We all know that QE is not making any difference to the economy. How do we know? Well if the government prints an extra £175 billion of money and GDP still manages to fall by £5.6 billion, it should be fairly obvious that the £175 billion has had no effect.
It isn't to difficult to see why it has no effect. Part of the programme, announced in August was supposed to lend to non-investment grade companies by buying specially issued commercial paper. The purchases would be made against companies’ expected cash receipts from trade receivables, equipment leases and short-term credits to consumers, including credit card loans.
The Bank of England issued its quarterly report on Monday, saying that this particular may have got off to a slow start because borrowers need to create special vehicles to issue commercial paper, which the Bank would then buy.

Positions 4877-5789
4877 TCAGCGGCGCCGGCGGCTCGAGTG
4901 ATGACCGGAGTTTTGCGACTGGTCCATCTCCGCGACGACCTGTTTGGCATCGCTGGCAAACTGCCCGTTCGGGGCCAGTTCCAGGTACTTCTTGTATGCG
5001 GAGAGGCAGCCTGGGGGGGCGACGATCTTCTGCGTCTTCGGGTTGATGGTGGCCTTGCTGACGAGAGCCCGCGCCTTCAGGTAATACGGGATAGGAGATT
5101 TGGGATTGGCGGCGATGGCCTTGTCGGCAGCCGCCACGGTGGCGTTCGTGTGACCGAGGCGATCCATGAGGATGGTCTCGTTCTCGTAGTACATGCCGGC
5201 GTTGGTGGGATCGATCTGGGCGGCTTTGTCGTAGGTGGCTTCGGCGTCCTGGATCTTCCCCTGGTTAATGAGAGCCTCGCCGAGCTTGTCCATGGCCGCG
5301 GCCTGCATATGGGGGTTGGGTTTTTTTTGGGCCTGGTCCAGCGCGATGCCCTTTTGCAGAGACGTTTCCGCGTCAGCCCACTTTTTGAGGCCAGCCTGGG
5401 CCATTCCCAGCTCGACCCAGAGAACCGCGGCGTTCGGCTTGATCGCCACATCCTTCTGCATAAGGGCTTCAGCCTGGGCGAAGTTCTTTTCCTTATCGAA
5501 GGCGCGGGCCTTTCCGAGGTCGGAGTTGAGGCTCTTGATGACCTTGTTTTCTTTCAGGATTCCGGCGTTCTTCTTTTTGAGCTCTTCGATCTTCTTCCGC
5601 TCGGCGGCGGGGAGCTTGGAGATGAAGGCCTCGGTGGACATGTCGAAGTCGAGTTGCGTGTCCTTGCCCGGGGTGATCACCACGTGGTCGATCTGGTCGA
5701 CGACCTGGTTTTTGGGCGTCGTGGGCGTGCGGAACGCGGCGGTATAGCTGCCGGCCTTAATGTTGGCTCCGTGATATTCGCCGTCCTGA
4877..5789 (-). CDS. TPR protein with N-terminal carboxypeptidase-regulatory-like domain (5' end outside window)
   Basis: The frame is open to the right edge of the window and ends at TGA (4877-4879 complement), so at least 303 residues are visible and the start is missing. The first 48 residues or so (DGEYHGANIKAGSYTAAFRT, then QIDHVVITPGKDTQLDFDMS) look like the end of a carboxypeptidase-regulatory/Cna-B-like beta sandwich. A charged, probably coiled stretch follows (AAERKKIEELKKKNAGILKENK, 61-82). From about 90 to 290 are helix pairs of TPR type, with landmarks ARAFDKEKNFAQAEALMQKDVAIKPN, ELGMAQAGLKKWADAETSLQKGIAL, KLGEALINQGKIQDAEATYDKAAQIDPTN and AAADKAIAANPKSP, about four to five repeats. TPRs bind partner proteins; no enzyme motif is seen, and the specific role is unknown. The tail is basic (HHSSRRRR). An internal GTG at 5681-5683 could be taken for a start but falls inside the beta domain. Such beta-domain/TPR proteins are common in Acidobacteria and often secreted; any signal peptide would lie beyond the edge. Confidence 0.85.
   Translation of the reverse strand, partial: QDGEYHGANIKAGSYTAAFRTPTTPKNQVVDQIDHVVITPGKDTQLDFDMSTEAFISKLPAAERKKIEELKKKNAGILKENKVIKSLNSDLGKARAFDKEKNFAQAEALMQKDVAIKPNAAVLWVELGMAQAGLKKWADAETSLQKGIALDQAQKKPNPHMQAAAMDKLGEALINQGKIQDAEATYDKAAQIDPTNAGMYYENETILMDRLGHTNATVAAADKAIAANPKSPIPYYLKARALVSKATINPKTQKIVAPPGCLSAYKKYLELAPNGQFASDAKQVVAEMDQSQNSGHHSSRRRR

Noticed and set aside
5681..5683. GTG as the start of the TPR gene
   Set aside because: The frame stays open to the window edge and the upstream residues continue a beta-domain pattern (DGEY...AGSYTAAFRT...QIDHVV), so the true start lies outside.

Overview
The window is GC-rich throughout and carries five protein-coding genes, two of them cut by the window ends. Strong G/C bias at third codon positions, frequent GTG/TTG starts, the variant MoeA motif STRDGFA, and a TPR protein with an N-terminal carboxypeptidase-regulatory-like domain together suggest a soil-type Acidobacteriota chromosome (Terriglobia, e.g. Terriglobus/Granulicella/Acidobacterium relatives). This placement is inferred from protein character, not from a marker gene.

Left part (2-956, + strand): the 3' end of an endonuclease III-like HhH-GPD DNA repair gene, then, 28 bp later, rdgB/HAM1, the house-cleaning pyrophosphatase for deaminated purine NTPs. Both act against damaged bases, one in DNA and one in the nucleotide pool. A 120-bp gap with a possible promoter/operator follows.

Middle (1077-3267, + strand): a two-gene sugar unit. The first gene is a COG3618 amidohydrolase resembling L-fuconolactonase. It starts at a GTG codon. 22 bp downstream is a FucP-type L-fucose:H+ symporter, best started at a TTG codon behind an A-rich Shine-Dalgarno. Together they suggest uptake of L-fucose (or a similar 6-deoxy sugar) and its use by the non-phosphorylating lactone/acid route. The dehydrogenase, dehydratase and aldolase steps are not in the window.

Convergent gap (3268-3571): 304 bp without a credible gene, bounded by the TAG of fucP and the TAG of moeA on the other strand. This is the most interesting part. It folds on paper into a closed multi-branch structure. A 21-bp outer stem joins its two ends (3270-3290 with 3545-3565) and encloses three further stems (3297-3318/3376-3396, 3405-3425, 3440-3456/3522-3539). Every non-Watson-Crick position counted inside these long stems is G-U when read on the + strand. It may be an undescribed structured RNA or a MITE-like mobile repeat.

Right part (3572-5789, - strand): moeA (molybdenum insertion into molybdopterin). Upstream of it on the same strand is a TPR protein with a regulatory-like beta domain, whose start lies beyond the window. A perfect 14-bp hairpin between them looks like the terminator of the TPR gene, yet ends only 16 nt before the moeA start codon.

The Bank also says that market conditions had improved in recent months, possibly reducing demand from companies for ready cash. On the other hand any business you talk to will tell yu that the banks are closed for lending business. Part of the problem is that the BoE will only buy paper issued by vehicles backed by financial assets with no more than nine months to maturity.
So if you think the government will guarantee the credit of small companies read here and weep.
Asset Purchase Facility
This page contains links to the results of individual operations for gilts and corporate bonds, as well as to longer-run time series for each of the APF schemes and facilities.
The table below show the outstanding stock holdings (on a settled basis, net of any redemptions) for each facility. These data are as at close Thursday 22 October 2009.
|Secured Commercial Paper|
A time series showing a running total of the quantity of assets purchased by the creation of central bank reserves is available in the Interactive Database(updated weekly on Fridays).
Credit guarantee scheme
No operations have been conducted as yet.